(not actually MKE. but just as good.)

The Milwaukee airport is home to one of the best used book stores I’ve ever been in–all the more endearing for being smack in the middle of the terminal where you’d least expect to find fine collections of 1940s pulp, political theory, and full sets of Hardy Boys and Nancy Drew. It was one of the first things I noticed on my interview trip, and I have since allocated an extra half hour for browsing nearly every time I’ve flown into or out of MKE. I’ve actually driven to the airport a few times just for the bookstore. But this makes perfect sense to the five of you who read here, as will the old-ish rumination below on packing up and leaving Boston in 2013 (!), a process looming again in my future. 

Last week I was eight boxes down in packing up my library, not sure how many boxes were still to go. I had the brieftest of thoughts, getting ready to move again, that the whole process would be so much easier if I would just get rid of my damn books.

I’m not against technology and the digital age and all that (mostly). I recognize that the publishing industry and technology generally are rapidly redefining the ways in which we write and consume literature and I’m okay with that; I’m even paying attention to and am interested in these developments and changes. I read ebooks, I really do (at least romance/thriller/pulpy bubblegum crap, and uh, I consume a lot of this). If I were ever to travel for extended periods of time, or knew that I wouldn’t have access to the books I have now, I wouldn’t hesitate to up my e-reading game with some sort of three-thousand-books-in-one-small-device. I don’t think that good literature necessarily needs to be printed with ink on paper.

OH WAIT IT DOES. For me, at least, thornier questions of content transcending medium aside. I need you, feel of paper and smell of ink. If we still had to cut the pages of books before we read them, I would be all over that shit with my vast collection of papercutting tools. I like the indentations in a letterpressed frontispiece (even the word “frontispiece” can’t apply to a screen, can it?). I like the weight of pages as they fall open, and how that weight redistributes itself as I progress through the book. I like the conversations that start up in public places when book covers are shared. I like seeing a row of neat, colorful spines of a shelf, and the recollections of time and place and emotion each of those spines evokes.

See, my books have always been the most distinct markers of time and place in my adult life. Yesterday I started flipping through the pages of each book before I added it to its box (fruitlessly hoping to find $50 or a free movie ticket), and as I flipped this vague link between book and physical place began to take on a more tangible form.

I have actually read very nearly every book I own, and I have managed to leave something behind in every one. Not remarkable things in and of themselves: lots of boarding ticket stubs, bus tickets, bookstore receipts. A tree’s worth of Booksmith bookmarks. Teabag wrappers. Funny doodles from various friends. Grocery lists. The occasional foreign bill.

These bits and pieces clearly mark where I was when I first read each book, and my annoyingly elephantine memory for details fills in the rest. I am on the plane home from Guernsey reading Out Stealing Horses. On the beach in New Hampshire with Skippy Dies. On a couch in Wash Perk with Edmund deWaal and his netsuke. In Three Friends meeting Rene for the first of many times.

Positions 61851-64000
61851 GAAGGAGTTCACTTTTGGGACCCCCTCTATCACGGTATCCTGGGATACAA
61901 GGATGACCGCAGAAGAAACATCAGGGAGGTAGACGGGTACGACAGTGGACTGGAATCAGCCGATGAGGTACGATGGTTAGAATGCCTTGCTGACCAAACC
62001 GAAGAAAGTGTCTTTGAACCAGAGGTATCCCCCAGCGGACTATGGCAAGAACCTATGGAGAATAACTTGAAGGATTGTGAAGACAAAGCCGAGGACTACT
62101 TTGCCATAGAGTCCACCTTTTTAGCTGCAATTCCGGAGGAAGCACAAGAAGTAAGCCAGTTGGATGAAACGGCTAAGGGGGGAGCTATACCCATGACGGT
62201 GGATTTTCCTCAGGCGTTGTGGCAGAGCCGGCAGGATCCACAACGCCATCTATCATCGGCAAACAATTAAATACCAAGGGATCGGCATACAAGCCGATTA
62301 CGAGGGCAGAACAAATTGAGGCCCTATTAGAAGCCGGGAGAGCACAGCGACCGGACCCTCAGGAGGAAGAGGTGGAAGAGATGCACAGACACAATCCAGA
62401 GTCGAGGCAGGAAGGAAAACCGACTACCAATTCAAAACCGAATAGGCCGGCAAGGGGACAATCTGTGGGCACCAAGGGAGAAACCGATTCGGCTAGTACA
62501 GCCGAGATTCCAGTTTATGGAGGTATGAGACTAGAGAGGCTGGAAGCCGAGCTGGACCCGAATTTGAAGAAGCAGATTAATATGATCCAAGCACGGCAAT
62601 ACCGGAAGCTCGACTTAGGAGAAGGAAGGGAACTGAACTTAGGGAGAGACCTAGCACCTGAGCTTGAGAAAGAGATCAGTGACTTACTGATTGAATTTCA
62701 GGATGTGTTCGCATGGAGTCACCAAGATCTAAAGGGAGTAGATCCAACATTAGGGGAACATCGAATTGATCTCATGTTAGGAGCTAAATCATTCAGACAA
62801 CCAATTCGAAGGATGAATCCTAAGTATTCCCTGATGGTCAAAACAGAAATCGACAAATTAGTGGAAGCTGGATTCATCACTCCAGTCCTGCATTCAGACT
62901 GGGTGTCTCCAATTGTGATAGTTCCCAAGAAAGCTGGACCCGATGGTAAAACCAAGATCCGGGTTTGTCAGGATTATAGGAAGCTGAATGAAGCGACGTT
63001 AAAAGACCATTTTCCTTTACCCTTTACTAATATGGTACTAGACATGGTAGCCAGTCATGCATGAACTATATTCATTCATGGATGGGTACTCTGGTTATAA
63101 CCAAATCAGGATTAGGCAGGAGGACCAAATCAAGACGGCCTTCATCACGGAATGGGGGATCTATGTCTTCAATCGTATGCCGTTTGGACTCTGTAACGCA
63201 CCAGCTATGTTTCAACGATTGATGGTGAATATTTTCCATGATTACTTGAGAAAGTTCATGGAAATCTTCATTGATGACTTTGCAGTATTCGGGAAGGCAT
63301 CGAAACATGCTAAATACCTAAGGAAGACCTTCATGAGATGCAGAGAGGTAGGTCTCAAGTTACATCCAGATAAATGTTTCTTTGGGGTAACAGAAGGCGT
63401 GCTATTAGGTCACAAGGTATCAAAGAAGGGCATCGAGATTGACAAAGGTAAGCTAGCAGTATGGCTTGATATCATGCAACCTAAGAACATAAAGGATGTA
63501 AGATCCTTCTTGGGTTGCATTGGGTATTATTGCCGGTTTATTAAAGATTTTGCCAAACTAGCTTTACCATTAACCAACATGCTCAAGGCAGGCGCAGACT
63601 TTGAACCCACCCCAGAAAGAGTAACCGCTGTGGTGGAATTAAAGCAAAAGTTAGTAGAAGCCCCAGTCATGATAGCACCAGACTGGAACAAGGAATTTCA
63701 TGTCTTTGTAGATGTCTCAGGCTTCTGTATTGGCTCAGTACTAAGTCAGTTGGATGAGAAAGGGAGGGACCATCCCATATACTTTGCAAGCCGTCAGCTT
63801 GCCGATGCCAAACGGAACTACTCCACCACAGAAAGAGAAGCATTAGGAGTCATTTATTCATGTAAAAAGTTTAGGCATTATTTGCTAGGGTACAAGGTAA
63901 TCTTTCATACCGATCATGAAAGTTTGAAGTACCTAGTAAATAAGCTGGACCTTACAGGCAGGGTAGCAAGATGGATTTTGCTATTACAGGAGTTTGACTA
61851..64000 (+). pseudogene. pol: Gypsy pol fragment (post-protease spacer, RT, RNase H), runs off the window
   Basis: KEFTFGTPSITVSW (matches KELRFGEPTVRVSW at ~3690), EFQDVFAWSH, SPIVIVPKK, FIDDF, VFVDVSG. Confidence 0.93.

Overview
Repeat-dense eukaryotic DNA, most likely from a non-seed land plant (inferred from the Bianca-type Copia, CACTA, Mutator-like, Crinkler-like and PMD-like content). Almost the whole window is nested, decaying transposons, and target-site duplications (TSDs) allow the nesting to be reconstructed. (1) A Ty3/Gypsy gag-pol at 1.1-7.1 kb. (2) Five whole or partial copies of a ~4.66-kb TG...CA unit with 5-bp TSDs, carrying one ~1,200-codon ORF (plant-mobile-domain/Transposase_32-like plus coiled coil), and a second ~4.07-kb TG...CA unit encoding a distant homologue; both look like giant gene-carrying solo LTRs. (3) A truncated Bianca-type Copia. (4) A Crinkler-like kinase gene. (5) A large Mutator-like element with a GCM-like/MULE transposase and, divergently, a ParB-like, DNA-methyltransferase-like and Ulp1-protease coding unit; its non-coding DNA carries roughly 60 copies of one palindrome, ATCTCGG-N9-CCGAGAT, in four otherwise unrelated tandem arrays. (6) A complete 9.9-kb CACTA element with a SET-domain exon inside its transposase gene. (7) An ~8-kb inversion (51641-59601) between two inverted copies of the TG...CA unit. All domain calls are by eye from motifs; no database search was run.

It’s not just about where I was for the actual reading of each book either, but where said books found their way into my hands. I’m proud to say that the lion’s share of my books came from independent bookstores. In a very, very few instances I have bought something out of print or needed quickly for class from (an independent bookseller on) Amazon, but I’ve been so, so privileged to have access to excellent bookstores and they have had my not-insignificant business. I miss Powell’s more than just about anything in Portland. Tattered Cover titles remind me of home. When I think about living in Boston, The Brookline Booksmith, the Raven, the Harvard Bookstore, and Porter Square Books have marked my time here most clearly.

If you know me at all, you know that I have strong feelings about Amazon and how it impacts reading habits. I have strong feelings about supporting and participating in the literary cultures and communities that have been lifelines for me. I want my dollars to go back into the stores that bring my favorite authors to read, I want my dollars to support the stores paying taxes to the community in which I live, I want my dollars to help create jobs for the booksellers who are so essential to a reading life. I want to be able to ask these booksellers for books that will change me, change the way I think. I want to know that they’ll suggest things that Goodreads and Amazon and insert-any-bookreview-site-here would not because, while the Internet hosts powerful algorithms, excellent writing and vibrant thought and has expanded literary consumption in many positive ways, the Internet can’t look me in the eye and know me personally (though I’m sure MIT is working on a robot for this). I want to browse slowly through shelves, to breathe in ink, to be reminded, yet again, of all the things I do not know or have not read.

So, goodbye Boston/Cambridge bookstores I have loved. Hello, new places I will love, wherever you may be.


*Stephen King in On Writing: A Memoir of the Craft